She draws on many examples from Körperkult (body-cult), a slavish worship of the body that gradually replaces sensual pleasure with the purpose of discipling the body. Regular exercise and maintaining a normal weight are key factors for maintaining health but some individuals become so focused on tracking steps and sleep duration on their actigraphs, exercising or agonizing about their diets that the initial health-related goals become lose their relevance. They strive for a certain body image and resting heart rates and to reach these goals they indulge in self-discipline to maximize physical activity and curb appetite. Such individuals rarely solicit scientific information as to the actual health benefits of their exercise and food regimens and might be surprised to learn that more exercise and more diets do not necessarily lead to more health. The American Heart Association recommends roughly 30-45 minutes of physical activity daily to reduce high blood pressure and the risk of heart attacks and stroke. Even simple and straightforward walking is sufficient to meet these goals, there is no need for two-hour gym work-outs.

Why are we becoming so obsessed with self-optimization? Unfortunately, von Schirach’s analysis degenerates into a diffuse diatribe against so many different elements of contemporary culture. Capitalist ideology, a rise in narcissism and egotism, industrialization and the growing technocracy, consumerism, fear of death, greed, monetization of our lives and social media are among some of the putative culprits that she invokes. It is quite likely that many of these factors play some role in the emerging pervasiveness of the self-optimization culture – not only in Germany. However, it may be useful to analyze some of the root causes and distinguish them from facilitators. Capitalist ideology is very conducive to a self-optimization culture. Creating beauty and fitness targets as well as laying out timelines to achieve these targets is analogous to developing corporate goals, strategies and milestones. Furthermore, many corporations profit from our obsession with self-optimization. Companies routinely market weight regimens, diets, exercise programs, beauty products and many other goods or services that generate huge profits if millions of potential consumers buy into the importance of life-long self-optimization. They can set the parameters for self-optimization – ideal body images – and we just obey. According to the German philosopher Byung-Chul Han, such a diffusion of market logic and obedience to pre-ordained parameters and milestones into our day-to-day lives results in an achievement society which ultimately leads to mental fatigue and burnout.  In the case of “working out”, it is telling that a supposedly leisure physical activity uses the expression “work”, perhaps reminding us that the mindset of work persists during the exercise period.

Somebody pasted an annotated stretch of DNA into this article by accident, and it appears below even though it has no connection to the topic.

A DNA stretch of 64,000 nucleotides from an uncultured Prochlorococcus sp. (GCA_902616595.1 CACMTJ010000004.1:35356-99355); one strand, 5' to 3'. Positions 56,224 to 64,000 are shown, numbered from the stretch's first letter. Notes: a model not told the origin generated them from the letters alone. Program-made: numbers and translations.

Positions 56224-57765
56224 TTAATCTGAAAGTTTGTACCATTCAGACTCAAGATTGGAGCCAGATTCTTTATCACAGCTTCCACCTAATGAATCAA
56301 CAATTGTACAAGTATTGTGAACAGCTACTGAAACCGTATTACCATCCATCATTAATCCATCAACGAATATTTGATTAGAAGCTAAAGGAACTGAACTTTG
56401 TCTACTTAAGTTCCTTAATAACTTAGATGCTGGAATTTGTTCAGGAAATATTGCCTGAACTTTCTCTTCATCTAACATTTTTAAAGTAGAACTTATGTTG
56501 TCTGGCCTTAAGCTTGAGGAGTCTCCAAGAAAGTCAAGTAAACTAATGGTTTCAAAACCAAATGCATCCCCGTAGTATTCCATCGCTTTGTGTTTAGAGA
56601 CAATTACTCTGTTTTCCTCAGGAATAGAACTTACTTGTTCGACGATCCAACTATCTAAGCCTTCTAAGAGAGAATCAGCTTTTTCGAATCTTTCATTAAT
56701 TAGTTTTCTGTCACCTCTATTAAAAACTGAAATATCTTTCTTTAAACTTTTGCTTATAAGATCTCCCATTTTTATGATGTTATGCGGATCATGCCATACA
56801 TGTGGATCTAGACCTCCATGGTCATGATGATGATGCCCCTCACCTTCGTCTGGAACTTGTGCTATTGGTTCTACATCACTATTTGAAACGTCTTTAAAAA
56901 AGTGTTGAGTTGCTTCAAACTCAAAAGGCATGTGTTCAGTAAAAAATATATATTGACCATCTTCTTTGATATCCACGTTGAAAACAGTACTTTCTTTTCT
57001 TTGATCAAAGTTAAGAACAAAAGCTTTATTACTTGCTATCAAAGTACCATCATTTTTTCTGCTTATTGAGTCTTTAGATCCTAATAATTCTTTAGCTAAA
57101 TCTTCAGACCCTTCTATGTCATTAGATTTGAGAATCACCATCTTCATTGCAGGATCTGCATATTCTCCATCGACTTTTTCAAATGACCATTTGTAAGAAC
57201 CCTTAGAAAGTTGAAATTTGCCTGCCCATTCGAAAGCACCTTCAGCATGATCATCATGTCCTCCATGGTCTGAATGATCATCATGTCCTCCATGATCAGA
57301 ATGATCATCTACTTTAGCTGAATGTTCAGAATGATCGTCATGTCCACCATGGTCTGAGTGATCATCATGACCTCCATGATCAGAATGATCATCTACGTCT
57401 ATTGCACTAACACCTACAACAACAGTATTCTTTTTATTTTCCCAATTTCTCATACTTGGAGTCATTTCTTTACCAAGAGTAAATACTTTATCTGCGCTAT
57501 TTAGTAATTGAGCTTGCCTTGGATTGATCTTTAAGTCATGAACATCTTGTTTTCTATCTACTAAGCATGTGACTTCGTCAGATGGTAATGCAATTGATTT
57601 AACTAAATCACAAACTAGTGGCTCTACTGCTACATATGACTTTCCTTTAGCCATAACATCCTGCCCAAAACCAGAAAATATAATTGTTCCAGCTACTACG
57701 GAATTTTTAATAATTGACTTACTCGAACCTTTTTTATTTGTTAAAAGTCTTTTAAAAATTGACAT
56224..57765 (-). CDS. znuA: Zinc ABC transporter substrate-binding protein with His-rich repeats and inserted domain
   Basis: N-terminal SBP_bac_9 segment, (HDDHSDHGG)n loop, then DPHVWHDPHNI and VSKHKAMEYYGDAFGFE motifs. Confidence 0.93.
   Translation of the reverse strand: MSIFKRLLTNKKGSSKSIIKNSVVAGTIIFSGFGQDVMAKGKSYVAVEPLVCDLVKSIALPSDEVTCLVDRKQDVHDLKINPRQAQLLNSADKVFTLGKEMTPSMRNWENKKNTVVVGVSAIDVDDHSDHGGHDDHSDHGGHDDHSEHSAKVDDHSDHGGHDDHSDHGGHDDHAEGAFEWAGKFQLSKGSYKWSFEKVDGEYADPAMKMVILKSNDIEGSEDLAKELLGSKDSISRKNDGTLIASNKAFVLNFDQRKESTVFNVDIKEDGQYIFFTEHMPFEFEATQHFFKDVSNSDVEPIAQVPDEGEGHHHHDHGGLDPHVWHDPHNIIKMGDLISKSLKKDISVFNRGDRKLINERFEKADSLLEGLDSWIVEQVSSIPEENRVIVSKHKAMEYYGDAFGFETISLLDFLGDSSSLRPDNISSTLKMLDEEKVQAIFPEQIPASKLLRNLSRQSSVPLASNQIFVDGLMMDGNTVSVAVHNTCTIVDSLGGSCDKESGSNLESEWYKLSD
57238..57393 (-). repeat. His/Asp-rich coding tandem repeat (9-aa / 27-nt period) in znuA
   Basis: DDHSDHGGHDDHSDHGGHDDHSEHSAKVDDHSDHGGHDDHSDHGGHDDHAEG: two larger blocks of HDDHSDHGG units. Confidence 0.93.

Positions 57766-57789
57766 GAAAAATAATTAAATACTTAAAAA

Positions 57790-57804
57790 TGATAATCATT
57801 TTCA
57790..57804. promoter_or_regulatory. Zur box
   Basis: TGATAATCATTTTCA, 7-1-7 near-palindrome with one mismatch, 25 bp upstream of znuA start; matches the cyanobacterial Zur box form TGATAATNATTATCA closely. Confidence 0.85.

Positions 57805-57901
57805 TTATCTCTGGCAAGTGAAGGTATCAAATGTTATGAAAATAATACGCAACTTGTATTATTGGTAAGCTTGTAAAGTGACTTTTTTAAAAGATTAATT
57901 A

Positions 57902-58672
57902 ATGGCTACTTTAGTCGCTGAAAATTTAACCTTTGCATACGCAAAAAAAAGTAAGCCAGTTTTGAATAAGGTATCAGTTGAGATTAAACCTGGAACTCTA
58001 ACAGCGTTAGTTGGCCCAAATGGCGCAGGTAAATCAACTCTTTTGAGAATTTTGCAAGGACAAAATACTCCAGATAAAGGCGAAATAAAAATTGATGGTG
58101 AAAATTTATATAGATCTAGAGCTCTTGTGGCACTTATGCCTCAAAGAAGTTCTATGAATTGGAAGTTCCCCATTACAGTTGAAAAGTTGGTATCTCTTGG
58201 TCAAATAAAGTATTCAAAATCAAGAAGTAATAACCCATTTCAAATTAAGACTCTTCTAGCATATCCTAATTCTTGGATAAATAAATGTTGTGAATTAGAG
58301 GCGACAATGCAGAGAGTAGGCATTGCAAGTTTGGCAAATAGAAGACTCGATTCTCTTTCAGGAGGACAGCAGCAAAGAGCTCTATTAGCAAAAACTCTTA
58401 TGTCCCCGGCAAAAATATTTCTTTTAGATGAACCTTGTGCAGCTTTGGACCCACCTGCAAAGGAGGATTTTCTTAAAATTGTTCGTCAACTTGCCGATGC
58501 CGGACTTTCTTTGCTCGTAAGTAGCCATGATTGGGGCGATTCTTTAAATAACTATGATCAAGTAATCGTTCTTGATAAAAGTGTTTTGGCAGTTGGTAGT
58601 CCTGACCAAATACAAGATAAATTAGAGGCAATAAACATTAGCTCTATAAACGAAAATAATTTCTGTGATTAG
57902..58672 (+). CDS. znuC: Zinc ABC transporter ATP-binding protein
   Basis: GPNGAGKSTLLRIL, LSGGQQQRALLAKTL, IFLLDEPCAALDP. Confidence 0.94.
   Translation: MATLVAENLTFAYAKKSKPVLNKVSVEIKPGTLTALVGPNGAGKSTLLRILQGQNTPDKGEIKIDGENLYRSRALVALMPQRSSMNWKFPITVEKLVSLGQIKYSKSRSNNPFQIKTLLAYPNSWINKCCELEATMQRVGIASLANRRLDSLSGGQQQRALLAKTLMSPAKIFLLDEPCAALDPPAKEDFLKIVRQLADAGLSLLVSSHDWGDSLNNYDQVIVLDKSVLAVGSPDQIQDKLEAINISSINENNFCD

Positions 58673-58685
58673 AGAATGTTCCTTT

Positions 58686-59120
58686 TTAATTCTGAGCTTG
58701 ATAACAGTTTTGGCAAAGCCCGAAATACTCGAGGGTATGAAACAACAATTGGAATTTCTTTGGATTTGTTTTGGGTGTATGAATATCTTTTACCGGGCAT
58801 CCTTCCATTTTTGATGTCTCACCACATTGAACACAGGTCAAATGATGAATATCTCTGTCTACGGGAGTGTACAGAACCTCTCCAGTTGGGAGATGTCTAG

But why would we voluntarily accept these milestones and parameters set by others? One explanation that is not really addressed by von Schirach is that obsessive self-optimization with a focus on our body may represent a retreat from the world in which we feel disempowered. Those of us who belong to the 99% know that our voices are rarely heard or respected when it comes to most fundamental issues in society such as socioeconomic inequality, rising intolerance and other forms of discrimination or prejudice. When it comes to our bodies, we may have a sense of control and empowerment that we do not experience in our work or societal roles. Self-discipline of our body gives our life a purpose with tangible goals such as lose x pounds, exercise y hours, reduce your resting heart rate by z.

Self-optimization may be a form of Ersatzempowerment but it comes at a great cost. As we begin to retreat from more fundamental societal issues and instead focus on controlling our bodies, we also gradually begin to lose the ability to dissent and question the meaning of actions. Working-out and dieting are all about HowWhen and What – how do I lose weight, what are my goals, when am I going to achieve it. The most fundamental questions of our lives usually focus on the Why – but self-optimization obsesses so much about HowWhen and What that one rarely asks “Why am I doing this?” Yet it is the Why that gives our life meaning, and self-optimization perhaps illustrates how a purpose-driven life may lose its meaning. The fisherman prompted the tourist to think about the Why in Böll’s story and perhaps we should do the same to avoid the trap of an obsessive self-optimization culture.

Reference:

von Schirach, Ariadne. Du sollst nicht funktionieren: für eine neue Lebenskunst. Klett Cotta, 2014.

 

Note: An earlier version of this article was first published on the 3Quarksdaily blog. 

Dismantle the Poverty Trap by Nurturing Community Trust